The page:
“As such, the onset of Darwinian evolution in a chemical system was likely not the critical step in the emergence of life. …
“Instead, the emergence of life was likely marked by a transition in information processing capabilities.
“This transition should be marked by a reversal in the causal flow of information from bottom-up only to a situation characterized by bi-directional causality.
“Characterizing the emergence of life as a shift in causal structure due to information gaining causal efficacy over matter marks the origin of life as a unique transition in the physical realm.”
Hallmarks of life
The authors suggest these specific hallmarks of life:
· Global organization
· Information as a causal agency
· Top-down causation
· Analog and digital information processing
· Laws and states co-evolve
· Logical structure of a universal constructor
· Dual hardware and software roles of genetic material
· Non-trivial replication
· Physical separation of instructions (algorithms) from the mechanism that implements them.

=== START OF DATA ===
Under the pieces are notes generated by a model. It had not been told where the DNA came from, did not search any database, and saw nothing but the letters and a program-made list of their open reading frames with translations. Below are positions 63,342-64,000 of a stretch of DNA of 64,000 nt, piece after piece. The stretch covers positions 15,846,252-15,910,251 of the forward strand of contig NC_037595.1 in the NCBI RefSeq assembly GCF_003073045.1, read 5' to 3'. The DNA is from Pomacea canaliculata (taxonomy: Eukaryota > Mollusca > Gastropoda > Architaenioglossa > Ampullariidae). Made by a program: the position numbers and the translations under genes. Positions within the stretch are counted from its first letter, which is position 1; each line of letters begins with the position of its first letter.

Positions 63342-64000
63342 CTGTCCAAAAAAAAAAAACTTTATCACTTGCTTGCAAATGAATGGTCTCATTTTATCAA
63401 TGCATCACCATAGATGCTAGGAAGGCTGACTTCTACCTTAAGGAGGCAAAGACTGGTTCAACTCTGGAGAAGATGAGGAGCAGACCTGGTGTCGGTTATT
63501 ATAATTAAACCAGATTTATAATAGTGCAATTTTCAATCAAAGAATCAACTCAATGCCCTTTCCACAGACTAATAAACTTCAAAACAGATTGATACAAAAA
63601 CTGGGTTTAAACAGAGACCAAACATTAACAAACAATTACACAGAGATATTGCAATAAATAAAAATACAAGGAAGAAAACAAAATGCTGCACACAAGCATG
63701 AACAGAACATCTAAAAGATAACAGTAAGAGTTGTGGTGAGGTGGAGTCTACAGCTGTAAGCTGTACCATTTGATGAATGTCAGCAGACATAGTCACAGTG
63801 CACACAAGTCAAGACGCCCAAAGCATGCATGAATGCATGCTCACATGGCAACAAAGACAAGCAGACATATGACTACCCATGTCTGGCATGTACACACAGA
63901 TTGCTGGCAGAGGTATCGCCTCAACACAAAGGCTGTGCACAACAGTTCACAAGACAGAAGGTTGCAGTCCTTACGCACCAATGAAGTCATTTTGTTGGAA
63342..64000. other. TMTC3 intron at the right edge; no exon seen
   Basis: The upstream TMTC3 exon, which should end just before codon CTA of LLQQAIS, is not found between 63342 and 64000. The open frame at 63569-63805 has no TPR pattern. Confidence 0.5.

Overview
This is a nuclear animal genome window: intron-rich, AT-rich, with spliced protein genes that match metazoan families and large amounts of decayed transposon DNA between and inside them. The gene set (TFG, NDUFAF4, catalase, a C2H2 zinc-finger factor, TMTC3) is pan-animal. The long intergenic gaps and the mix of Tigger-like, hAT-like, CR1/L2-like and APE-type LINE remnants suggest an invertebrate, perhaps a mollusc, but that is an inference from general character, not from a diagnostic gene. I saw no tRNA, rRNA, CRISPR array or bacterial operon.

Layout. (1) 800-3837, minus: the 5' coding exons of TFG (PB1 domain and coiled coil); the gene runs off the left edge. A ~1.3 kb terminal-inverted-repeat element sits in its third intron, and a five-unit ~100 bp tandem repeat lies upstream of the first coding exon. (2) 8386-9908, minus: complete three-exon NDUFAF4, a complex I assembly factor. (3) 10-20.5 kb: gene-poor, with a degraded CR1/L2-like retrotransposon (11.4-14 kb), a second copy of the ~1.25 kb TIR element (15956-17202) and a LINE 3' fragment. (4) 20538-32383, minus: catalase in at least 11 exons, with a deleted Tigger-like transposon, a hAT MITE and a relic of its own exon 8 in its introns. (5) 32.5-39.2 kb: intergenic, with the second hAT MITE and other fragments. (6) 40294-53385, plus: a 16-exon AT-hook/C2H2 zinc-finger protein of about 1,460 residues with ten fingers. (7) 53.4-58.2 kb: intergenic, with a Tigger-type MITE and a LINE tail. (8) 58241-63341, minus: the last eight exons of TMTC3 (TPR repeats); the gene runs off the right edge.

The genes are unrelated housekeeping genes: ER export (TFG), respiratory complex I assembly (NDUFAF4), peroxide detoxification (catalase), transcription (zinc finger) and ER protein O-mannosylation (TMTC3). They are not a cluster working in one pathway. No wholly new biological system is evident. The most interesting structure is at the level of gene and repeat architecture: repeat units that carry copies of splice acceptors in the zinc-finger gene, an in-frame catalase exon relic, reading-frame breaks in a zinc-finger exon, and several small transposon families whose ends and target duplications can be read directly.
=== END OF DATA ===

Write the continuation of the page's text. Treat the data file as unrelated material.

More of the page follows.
The standard defines data as the representation of information.
That is aligned with the information theory above; data is a form or matter and/or energy that encodes meaningful information.
(Though saying datum = fact confuses things, since facts sound like meaningful information.)
The standard seems at first to align information with meaning
That is also aligned with the information theory above.
The trouble is, the ISO standard goes on to scramble the idea.
It defines information as knowledge or viewpoint, which is ambiguous and confusing.
If knowledge is the meaning given to some data by an actor - OK
If knowledge only has meaning in a given context - then it
has several possible meanings.
Is knowledge an item of information that can convey several information/meanings?
Or is it an item of data that can convey several information/meanings?
Then, a viewpoint does not integrate data; what integrates data in IS0 42010 is a view.
A view is an aggregate of data elements - a compound data structure.
It may be designed to address the concerns of a stakeholder.
But the meaning obtained from the view is whatever meaning that stakeholder obtains.